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Mike Myers Crawls Out of the Woodwork, Speaks to the Kanye-West-George-Bush-Doesn't-Care-About-Black-People Episode

By Dustin Rowles | Celebrity | May 21, 2014 |

By Dustin Rowles | Celebrity | May 21, 2014 |

We haven’t seen Mike Myers onscreen in five years, since his small role in Quentin Tarantino’s 2009 film, Inglourious Basterds, and the last time Myers was the lead in a film was 2008’s box-office bomb, Love Guru, which came five years after The Cat in the Hat. That’s to say that, in the last 11 years, we haven’t seen a lot of Myers (even if our kids have heard him in the many Shrek projects). However, he directed a documentary, Supermensch: The Legend of Shep Gordon about the career of music manager Shep Gordon, which necessitates that Myers do some promotion.

To wit: Myers gave an extensive interview with GQ, and it’s fascinating enough that we could’ve gone with any number of angles. He talks, for instance, about the fact that the last letter George Harrison ever wrote was to him, about why Love Guru failed to connect with audiences, he spoke to his experiences on Inglourious Basterds, and he talked about his future projects, which at this point don’t exist, although he’s open to an Austin Powers or Wayne’s World sequel, though in neither case is he seeking them out.

Basically, Myers is 50 now, he has a kid, and he’s chilling. He’s making home movies, painting, making music on iGarage, and basically farting around, which is not a bad gig if you can get it. He’s not a recluse. He’s not doing anything weird. Nobody is really sending him any scripts, and he’s not writing any movies for himself. But he’s content. He’s living the life.

It’s a great interview, and I encourage you all to read the entire thing, but for the purposes of this post, we’ll focus on the Katrina Telethon incident with Kanye West, if only because I don’t recall ever hearing Mike Myers address what is now one of those iconic moments in pop-culture history.

Do you remember what you were thinking as he said it?

I went there specifically because I wanted to help the Red Cross. I was supposed to be by myself, and I was, like, “fine”, then they said “Do you mind doing it with somebody else?” And I always remembered that Live Aid thing of “leave your egos at the door,” so I said, “Sure, of course.” And they said, “Would you do it with Kanye West?” and I said, “Uh, sure.” I actually wasn’t familiar with his work. And then he said he was going to take some liberties with the thing.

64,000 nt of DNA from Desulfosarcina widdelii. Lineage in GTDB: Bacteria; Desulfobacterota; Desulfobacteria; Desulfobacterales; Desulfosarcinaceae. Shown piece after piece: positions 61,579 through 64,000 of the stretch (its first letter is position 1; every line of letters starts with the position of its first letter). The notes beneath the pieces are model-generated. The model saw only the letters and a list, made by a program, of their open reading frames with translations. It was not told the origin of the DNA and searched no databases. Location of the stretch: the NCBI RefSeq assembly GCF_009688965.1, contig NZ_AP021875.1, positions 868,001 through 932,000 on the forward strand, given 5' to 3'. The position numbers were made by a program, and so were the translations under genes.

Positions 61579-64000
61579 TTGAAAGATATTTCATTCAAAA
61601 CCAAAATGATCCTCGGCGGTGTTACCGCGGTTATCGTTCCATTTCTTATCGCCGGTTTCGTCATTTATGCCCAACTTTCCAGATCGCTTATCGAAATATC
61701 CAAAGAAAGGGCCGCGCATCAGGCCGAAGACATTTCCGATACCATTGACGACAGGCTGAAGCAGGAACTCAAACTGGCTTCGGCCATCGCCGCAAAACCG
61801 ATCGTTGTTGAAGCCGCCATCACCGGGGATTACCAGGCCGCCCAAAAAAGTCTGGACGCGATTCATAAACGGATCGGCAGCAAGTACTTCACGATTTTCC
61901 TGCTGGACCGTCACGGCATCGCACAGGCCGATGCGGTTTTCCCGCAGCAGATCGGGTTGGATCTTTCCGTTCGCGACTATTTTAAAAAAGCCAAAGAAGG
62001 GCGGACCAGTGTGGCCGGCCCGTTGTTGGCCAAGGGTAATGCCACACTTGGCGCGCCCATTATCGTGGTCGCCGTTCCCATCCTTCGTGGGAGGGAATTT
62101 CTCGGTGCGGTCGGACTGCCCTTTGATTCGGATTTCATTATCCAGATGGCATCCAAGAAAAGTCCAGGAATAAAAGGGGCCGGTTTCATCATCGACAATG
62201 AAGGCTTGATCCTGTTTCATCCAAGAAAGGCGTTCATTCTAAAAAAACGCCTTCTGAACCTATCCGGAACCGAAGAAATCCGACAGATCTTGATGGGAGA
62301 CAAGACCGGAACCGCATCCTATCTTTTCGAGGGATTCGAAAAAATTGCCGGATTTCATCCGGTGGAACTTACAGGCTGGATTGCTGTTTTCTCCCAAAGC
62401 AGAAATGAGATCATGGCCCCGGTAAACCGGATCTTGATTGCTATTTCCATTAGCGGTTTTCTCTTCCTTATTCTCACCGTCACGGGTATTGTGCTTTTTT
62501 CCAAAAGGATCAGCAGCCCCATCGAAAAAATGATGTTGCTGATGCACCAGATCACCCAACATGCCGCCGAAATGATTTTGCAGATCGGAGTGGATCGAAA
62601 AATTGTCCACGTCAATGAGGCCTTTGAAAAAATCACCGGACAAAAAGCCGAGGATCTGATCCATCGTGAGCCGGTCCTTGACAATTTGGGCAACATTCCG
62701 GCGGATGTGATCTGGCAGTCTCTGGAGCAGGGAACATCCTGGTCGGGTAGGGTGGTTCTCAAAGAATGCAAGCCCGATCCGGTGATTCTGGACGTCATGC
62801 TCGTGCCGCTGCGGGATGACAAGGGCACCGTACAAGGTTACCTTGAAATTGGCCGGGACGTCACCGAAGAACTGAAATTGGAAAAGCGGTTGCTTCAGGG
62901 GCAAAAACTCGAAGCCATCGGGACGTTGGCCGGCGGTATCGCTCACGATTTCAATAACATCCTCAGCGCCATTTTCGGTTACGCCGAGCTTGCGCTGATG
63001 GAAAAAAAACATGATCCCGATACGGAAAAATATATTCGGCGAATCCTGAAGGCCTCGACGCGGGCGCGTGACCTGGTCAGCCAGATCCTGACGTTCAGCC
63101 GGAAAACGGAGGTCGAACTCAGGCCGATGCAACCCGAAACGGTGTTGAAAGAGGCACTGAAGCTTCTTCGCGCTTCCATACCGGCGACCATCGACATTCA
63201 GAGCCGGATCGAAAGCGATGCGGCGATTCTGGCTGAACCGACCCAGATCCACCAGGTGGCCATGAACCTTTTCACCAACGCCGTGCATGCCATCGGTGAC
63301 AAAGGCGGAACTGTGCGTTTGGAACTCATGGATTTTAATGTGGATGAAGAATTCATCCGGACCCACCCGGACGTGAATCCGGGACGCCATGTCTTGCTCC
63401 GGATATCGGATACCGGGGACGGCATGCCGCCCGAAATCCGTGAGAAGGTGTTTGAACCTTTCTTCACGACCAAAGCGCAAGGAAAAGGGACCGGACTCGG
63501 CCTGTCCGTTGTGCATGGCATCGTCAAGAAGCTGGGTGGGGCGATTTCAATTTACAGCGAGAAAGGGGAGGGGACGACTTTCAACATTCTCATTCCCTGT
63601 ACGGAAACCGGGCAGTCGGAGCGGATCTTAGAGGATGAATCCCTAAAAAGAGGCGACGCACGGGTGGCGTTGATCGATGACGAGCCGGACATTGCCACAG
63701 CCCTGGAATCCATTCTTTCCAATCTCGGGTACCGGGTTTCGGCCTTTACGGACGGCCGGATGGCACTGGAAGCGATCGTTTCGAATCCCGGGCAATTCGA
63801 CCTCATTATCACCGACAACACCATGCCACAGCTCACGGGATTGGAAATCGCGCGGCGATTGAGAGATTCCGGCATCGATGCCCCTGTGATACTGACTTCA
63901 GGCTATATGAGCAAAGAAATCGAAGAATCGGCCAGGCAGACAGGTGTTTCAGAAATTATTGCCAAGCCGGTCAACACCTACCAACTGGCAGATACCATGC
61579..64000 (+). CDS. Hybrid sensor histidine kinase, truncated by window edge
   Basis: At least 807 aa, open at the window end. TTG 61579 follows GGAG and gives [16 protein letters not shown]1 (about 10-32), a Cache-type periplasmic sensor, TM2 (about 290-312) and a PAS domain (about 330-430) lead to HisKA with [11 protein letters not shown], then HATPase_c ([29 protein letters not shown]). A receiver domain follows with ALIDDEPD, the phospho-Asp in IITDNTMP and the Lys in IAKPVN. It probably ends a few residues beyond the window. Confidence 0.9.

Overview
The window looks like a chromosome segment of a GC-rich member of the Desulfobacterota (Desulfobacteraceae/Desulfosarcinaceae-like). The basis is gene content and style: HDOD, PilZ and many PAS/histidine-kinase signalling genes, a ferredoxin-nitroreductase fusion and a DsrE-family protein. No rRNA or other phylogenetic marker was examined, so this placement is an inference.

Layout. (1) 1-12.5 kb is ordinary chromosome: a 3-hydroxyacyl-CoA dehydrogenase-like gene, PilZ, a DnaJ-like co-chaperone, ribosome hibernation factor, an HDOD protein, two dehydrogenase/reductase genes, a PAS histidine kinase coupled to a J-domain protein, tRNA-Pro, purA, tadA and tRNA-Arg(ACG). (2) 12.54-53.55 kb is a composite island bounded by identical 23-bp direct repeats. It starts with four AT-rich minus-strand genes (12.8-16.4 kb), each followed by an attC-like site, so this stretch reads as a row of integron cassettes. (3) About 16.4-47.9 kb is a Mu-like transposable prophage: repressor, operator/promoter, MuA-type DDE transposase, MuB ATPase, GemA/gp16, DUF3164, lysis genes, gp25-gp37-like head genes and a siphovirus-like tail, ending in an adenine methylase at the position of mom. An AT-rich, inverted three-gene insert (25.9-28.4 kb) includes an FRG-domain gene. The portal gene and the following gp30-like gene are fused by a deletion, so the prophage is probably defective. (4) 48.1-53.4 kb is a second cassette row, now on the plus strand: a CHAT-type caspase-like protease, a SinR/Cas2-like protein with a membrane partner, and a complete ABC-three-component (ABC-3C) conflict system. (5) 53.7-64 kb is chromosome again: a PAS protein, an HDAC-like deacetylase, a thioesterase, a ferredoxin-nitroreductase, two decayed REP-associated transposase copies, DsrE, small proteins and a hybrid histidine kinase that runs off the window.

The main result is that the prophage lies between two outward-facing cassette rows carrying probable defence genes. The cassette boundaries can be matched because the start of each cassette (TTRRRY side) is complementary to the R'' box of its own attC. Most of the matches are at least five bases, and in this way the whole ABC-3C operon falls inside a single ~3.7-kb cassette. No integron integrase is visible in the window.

So he gave you kind of a warning.

Yes, but I didn’t know that the liberty would be calling out the president.

If you watch the footage, I don’t think he knew.

I don’t think so either. But the question itself is a little beside the point of what actually went down in New Orleans. For me it isn’t about the look of embarrassment on my face, it is truly about the injustice that was happening in New Orleans. I don’t mind answering the question but the emphasis of it being that I’m the guy next to the guy who spoke a truth. I assume that George Bush does care about black people—I mean I don’t know him, I’m going to make that assumption—but I can definitively say that it appeared to me watching television that had that been white people, the government would have been there faster. And so to me that’s really the point—the look on my face is, to me, almost insulting to the true essence of what went down in New Orleans … To have the emphasis on the look on my face versus the fact that somebody spoke truth to power at a time when somebody needed to speak? I’m very proud to have been next to him. Do you know what I mean?

Of course.

I’m, like, super proud to have been next to him. The look on my face is…to be honest with you, I thought I handled it well. I was like “This is what’s happening…” Because live TV is my milieu, and improv is my training, you know. It has been painful that the culture has at times meditated on my surprise, when it’s really the message, dude. The message, the message, the message, you know. There’s a world of fail culture, and it’s hardly a fail on my part to be next to the guy that spoke truth to power at a time when horrific injustices… [he trails off, point made]

The interviewer, Chris Heath, pushed it a little more, but Myers clearly was trying to make a point of it not being about his face, but about the message.

The rest of the must-read interview is over here.

Dustin is the founder and co-owner of Pajiba. You may email him here, follow him on Twitter, or listen to his weekly TV podcast, Podjiba.